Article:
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Prairie Fare: Give Carrots a Try as a Snack

Julie Garden-Robinson, NDSU Extension Food and Nutrition Specialist Julie Garden-Robinson, NDSU Extension Food and Nutrition Specialist
Americans consume only about 10 percent of the amount of fiber they did a century ago.

By Julie Garden-Robinson, Food and Nutrition Specialist

NDSU Extension Service

“The guys didn’t eat the carrots. I picked up 65 packs of carrots after their break,” one of the conference planners told me.

Okay, I felt guilty now. I was the person who had put together the conference menus.

I felt a little better when one of my male colleagues walked over to me and said, “I really liked the carrots. It was nice having a healthy snack option.”

I appreciated the comment. However, I thought to myself; why didn’t you eat about 10 more packs of carrots? Then there only would have been 55 packs left over.

I was thinking I would receive a special delivery of carrot packets to consume. If I ate that many carrots, however, my skin would probably turn orange, among other consequences.

I certainly would meet my vitamin A recommendation because the beta-carotene, which provides carrots their color, is converted to vitamin A. Vitamin A helps us see normally in the dark and keeps our cells and tissues, including our skin, healthy.

For anyone who skips carrots or other vegetables on a regular basis, be aware that you are skipping some valuable nutrition, plus soluble and insoluble fiber.

Americans consume only about 10 percent of the amount of fiber they did a century ago. Most people need 25 to 35 grams of fiber per day. Most do not hit that mark.

Fiber is carbohydrate material that cannot be digested. It can be placed in two categories: soluble and insoluble. Insoluble fiber does not dissolve in water. It adds bulk to the diet and helps prevent constipation.

Insoluble fiber is found in foods such as carrots, celery, whole wheat breads and cereals, zucchini and other foods.

Soluble fiber dissolves in water and forms a gel-like substance. Soluble fiber, which is found in foods such as carrots, oatmeal, citrus fruits, apples, legumes, lentils, berries and other foods, has powerful health benefits.

For people with diabetes, soluble fiber can help control blood sugar levels. The fiber slows down gastric emptying, thereby slowing down the absorption of glucose.

Soluble fiber can help lower total cholesterol by reducing “bad” (LDL) cholesterol levels. Lower cholesterol levels are associated with a lower risk of developing cardiovascular disease.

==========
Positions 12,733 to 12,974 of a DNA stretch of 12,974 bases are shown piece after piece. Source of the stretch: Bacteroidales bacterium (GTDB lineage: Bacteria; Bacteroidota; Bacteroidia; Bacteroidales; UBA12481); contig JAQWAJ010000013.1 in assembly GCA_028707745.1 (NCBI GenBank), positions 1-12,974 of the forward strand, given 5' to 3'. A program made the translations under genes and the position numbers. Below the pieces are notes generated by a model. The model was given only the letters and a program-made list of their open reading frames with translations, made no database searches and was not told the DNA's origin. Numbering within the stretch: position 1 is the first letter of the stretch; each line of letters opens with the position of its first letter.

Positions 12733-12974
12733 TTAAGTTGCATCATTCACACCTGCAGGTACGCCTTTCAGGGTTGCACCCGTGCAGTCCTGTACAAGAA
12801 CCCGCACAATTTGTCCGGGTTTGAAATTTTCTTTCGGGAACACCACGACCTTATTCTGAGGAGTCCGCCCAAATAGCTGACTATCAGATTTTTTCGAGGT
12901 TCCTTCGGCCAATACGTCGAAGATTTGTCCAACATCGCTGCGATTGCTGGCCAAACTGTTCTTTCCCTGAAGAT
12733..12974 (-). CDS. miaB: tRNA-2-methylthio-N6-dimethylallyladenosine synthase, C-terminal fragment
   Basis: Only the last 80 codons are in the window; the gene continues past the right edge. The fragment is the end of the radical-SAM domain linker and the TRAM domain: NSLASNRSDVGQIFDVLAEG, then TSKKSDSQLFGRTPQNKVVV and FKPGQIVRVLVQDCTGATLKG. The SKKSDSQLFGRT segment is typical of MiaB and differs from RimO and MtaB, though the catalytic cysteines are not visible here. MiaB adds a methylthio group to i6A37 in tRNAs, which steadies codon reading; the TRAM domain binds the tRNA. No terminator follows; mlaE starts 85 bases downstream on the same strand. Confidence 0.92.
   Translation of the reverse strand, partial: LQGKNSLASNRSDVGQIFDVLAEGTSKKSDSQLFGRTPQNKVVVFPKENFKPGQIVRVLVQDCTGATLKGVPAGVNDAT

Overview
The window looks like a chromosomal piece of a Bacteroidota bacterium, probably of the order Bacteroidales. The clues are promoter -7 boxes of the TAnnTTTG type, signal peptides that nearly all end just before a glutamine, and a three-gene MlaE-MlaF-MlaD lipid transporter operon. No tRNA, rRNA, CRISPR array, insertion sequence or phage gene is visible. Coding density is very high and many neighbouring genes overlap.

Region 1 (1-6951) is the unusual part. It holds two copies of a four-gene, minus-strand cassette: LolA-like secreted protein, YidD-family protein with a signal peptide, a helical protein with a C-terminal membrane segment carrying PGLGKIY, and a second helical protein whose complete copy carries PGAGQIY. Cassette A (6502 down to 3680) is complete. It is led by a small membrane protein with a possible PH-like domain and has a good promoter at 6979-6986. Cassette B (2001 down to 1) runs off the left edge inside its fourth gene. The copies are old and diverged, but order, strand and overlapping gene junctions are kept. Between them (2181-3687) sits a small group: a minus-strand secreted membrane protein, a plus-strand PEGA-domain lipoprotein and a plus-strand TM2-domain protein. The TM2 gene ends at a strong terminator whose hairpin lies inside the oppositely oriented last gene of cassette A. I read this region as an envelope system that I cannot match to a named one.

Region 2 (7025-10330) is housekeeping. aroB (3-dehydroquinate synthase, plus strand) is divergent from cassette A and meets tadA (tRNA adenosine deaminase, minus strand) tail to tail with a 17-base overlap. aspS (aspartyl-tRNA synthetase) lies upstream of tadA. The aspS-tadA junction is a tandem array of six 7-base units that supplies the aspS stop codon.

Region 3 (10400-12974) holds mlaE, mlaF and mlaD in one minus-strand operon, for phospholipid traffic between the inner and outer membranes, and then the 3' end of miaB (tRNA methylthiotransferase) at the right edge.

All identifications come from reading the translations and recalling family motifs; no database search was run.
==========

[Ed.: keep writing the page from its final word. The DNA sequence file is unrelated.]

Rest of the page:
Eating more foods high in fiber also can help with weight loss or weight management. High-fiber foods tend to keep us feeling satisfied longer, therefore helping us eat less.

Next time I help plan a conference and include carrots for a snack, perhaps the carrots will be in the form of a healthy cookie.

Here is a recipe from the Virginia Cooperative Extension Service retrieved from the U.S. Department of Agriculture’s Recipe Finder Web site at It received a five-star rating.

Carrot Cookies

1/2 c. soft margarine

1 c. honey

1 c. grated raw carrots

2 well-beaten egg whites

2 c. all purpose flour

2 tsp. baking powder

1/4 tsp. baking soda

1/4 tsp. salt

1 tsp. cinnamon

2 c. oatmeal, quick cooking

1 c. raisins

In a large bowl, cream together margarine and honey. Stir in carrots and egg whites. Stir together the flour, baking powder, baking soda, salt, cinnamon, oatmeal and raisins. Gradually stir flour-oatmeal mixture into creamed mixture, just until all the flour is mixed. Do not over mix. Drop from teaspoon on greased baking sheet. Flatten slightly and bake at 350 degrees for 10 minutes or until lightly browned.

In place of honey, you can use 1 1/4 cups sugar mixed with 1/4 cup water.

Makes 30 servings, two cookies per serving. Each serving has 130 calories, 3.5 grams (g) of fat, 24 g of carbohydrate and 1 g of fiber.

(Julie Garden-Robinson, Ph.D., L.R.D., is a North Dakota State University Extension Service food and nutrition specialist and associate professor in the Department of Health, Nutrition and Exercise Sciences.)

NDSU Agriculture Communication

Source:Julie Garden-Robinson, (701) 231-7187,
Editor:Rich Mattern, (701) 231-6136,
Prairie Fare: Prairie Fare: Looking Back on Nutrition and Other Trends in the Last 40 Years  (2019-04-18)  Though nutrition recommendations have changed over the years, moderation is still key.  FULL STORY
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